Venice’s Ghetto

Venice - Ghetto - Levantine Synagogue
Venice - Ghetto - Jewish CommunityVenice - Ghetto - German SynagogueVenice -  Ghetto - Ponte de Gheto NovoVenice - Cannaregio - Ponte delle GuglieVenice - Cannaregio - PescariaVenice - Cannaregio - Canal

The Venetian Ghetto was officially created in 1516, it was the first one in Europe. All the Jews of the city were forced to move inside its perimeter, its doors where shut down between sunset and sunrise and watched by guards.

It is believed that the world Ghetto comes from the Venetian Gheto that means literally slag, it was used because in the same island where the Jews were confined there was a foundry where slag was stored.

The Ghetto is part of the Cannareggio sestriere (area) and it is divided in two zones: The Ghetto Nuovo (New Ghetto) and the Ghetto Vecchio (Old Ghetto). Actually the Old and New titles referred to the foundries located there before, while speaking about Jewish houses it was exactly the opposite: the Ghetto Nuovo is older than the Ghetto Vecchio!

Due to Venice history the Jewish community wasn’t very compact. Jewish from all over the world were living in the Serenissima Republic; the main groups were Italian, German, Spanish and Portuguese and Levantine Sephardi. There were 5 different synagogues, one for each group and the fifth one was privately built by four rich families. Many languages were spoken, the Hebrew was used for official purposes.

Only at the end of the 18th century when Napoleon’s troops conquered Italy the ghetto and its limitations were suppressed.

The Venice’s Jewish Community is still active and counts on more than 500 members. Although many Jews don’t live anymore in the area they come back for the religious celebrations or to enjoy the different services offered by the community. The synagogues in fact are not limited to the religious ceremonies but they are a fundamental part of the social life of the community. It is possible to take courses like Modern Hebrew, lessons on the sacred texts, or take advantage of facilities like a kindergarten, retirement home, guest house, a kosher restaurant and a bakery.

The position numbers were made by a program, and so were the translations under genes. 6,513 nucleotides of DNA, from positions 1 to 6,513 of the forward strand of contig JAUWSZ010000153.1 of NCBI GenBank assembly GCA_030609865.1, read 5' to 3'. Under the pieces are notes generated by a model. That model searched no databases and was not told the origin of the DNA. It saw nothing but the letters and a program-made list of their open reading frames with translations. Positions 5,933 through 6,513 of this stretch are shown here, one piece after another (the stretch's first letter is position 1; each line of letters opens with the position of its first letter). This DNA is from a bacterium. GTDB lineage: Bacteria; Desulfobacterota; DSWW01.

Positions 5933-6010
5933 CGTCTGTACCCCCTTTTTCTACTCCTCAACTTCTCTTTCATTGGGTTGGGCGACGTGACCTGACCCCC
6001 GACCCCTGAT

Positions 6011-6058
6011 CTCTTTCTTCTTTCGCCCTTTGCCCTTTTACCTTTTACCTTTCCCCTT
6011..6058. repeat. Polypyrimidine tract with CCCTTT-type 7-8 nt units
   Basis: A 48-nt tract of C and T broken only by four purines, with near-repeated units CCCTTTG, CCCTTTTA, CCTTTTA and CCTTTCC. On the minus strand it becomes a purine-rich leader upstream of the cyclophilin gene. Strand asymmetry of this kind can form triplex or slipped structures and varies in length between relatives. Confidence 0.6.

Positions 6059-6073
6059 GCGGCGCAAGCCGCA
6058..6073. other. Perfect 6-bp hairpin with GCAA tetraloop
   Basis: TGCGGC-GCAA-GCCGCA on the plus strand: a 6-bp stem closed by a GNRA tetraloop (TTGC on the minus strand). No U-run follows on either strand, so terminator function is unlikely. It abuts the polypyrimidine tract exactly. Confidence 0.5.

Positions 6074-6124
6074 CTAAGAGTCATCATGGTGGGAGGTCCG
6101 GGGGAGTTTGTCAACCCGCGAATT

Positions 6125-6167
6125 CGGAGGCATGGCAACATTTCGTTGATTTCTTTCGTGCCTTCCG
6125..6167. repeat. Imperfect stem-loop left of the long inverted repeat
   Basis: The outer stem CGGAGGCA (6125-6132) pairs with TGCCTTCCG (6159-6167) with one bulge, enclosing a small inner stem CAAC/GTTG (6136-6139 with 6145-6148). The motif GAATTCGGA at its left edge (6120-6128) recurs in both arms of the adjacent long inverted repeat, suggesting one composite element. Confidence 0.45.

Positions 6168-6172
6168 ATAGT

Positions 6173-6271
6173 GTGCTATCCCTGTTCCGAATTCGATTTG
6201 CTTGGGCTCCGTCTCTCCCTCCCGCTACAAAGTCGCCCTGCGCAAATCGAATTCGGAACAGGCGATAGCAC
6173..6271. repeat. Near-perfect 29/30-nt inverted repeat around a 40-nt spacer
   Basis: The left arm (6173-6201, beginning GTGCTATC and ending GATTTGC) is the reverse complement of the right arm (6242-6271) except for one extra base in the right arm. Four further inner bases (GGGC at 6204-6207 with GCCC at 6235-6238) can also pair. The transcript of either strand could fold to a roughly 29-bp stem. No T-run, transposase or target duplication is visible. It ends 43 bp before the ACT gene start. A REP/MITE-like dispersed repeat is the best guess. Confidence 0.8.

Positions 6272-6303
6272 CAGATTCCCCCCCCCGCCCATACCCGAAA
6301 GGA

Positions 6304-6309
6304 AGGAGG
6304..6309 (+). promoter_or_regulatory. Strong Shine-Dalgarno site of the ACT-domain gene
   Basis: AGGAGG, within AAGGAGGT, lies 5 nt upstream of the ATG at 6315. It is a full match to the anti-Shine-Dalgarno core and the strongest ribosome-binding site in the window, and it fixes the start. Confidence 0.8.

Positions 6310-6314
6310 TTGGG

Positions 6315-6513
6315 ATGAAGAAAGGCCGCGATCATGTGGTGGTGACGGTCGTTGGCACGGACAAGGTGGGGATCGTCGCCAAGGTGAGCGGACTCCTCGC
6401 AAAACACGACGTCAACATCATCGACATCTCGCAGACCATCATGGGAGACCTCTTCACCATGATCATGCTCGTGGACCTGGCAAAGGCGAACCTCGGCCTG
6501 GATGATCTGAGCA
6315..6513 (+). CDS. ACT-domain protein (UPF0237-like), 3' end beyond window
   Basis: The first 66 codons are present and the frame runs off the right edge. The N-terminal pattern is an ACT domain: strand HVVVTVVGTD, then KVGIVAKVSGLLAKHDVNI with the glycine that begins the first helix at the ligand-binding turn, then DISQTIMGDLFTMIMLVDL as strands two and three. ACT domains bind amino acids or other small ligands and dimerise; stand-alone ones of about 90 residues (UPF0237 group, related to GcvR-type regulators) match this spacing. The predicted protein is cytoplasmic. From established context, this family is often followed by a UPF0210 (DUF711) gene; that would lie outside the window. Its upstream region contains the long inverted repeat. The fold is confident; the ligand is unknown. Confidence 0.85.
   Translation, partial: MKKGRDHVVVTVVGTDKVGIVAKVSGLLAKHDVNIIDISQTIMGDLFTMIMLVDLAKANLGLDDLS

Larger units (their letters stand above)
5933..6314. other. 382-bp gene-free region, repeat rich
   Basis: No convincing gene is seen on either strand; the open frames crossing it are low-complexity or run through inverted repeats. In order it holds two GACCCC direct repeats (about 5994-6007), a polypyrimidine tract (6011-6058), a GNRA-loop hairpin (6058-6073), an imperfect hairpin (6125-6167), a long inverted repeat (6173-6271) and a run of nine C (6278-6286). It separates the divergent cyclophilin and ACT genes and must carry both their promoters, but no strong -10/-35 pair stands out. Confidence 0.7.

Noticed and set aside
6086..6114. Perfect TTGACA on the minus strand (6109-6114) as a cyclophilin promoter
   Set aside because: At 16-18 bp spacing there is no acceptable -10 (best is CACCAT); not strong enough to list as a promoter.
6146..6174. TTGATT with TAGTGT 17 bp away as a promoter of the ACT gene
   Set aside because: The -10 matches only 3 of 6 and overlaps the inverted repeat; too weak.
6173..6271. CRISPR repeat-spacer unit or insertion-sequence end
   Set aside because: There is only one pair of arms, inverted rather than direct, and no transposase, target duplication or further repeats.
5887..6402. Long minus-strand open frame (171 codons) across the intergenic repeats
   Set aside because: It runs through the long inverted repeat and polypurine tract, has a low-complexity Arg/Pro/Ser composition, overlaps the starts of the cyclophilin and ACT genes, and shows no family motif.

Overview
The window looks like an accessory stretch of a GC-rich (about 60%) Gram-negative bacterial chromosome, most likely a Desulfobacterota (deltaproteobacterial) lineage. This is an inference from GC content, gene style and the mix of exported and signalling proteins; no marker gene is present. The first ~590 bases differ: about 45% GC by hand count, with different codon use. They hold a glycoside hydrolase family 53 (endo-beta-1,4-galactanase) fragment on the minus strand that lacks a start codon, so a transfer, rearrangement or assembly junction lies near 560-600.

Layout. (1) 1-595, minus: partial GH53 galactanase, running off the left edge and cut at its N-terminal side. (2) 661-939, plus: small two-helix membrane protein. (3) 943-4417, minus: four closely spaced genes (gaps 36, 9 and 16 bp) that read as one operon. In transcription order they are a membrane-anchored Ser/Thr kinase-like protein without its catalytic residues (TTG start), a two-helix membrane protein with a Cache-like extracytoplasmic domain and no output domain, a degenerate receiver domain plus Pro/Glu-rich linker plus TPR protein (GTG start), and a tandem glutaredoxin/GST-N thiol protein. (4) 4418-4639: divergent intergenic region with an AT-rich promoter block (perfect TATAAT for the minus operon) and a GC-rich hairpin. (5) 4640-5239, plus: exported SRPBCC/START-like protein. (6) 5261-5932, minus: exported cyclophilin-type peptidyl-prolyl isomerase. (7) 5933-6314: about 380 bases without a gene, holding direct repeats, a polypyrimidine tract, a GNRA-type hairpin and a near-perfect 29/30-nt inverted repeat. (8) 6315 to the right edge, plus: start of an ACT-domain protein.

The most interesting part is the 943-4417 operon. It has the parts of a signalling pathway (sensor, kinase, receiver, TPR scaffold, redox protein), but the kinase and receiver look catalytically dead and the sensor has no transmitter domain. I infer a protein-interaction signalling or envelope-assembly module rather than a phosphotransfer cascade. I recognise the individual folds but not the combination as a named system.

Read More

Every year the community hosts a Hebrew’s Studies conference internationally well-known.

The Venetian Ghetto is one of the less touristic area of the city. Strolling around its narrow streets is a unique experience. The Ghetto was always overcrowded so the buildings are taller compared to the other sestrieri. Also the synagogues are very particular and not only because they were strongly influenced by the Venetian art. During the renaissance the law forbade to build separate synagogues so in order to obey the Jewish law that doesn’t allow to have any obstructions between them and the heavens they were built on top of other buildings!

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Venice’s Ghetto

Venice - Ghetto - Levantine Synagogue
Venice - Ghetto - Jewish CommunityVenice - Ghetto - German SynagogueVenice -  Ghetto - Ponte de Gheto NovoVenice - Cannaregio - Ponte delle GuglieVenice - Cannaregio - PescariaVenice - Cannaregio - Canal

The Venetian Ghetto was officially created in 1516, it was the first one in Europe. All the Jews of the city were forced to move inside its perimeter, its doors where shut down between sunset and sunrise and watched by guards.

It is believed that the world Ghetto comes from the Venetian Gheto that means literally slag, it was used because in the same island where the Jews were confined there was a foundry where slag was stored.

The Ghetto is part of the Cannareggio sestriere (area) and it is divided in two zones: The Ghetto Nuovo (New Ghetto) and the Ghetto Vecchio (Old Ghetto). Actually the Old and New titles referred to the foundries located there before, while speaking about Jewish houses it was exactly the opposite: the Ghetto Nuovo is older than the Ghetto Vecchio!

Due to Venice history the Jewish community wasn’t very compact. Jewish from all over the world were living in the Serenissima Republic; the main groups were Italian, German, Spanish and Portuguese and Levantine Sephardi. There were 5 different synagogues, one for each group and the fifth one was privately built by four rich families. Many languages were spoken, the Hebrew was used for official purposes.

Only at the end of the 18th century when Napoleon’s troops conquered Italy the ghetto and its limitations were suppressed.

The Venice’s Jewish Community is still active and counts on more than 500 members. Although many Jews don’t live anymore in the area they come back for the religious celebrations or to enjoy the different services offered by the community. The synagogues in fact are not limited to the religious ceremonies but they are a fundamental part of the social life of the community. It is possible to take courses like Modern Hebrew, lessons on the sacred texts, or take advantage of facilities like a kindergarten, retirement home, guest house, a kosher restaurant and a bakery.

Read More

Every year the community hosts a Hebrew’s Studies conference internationally well-known.

The Venetian Ghetto is one of the less touristic area of the city. Strolling around its narrow streets is a unique experience. The Ghetto was always overcrowded so the buildings are taller compared to the other sestrieri. Also the synagogues are very particular and not only because they were strongly influenced by the Venetian art. During the renaissance the law forbade to build separate synagogues so in order to obey the Jewish law that doesn’t allow to have any obstructions between them and the heavens they were built on top of other buildings!

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Be the first to review “Venice’s Ghetto”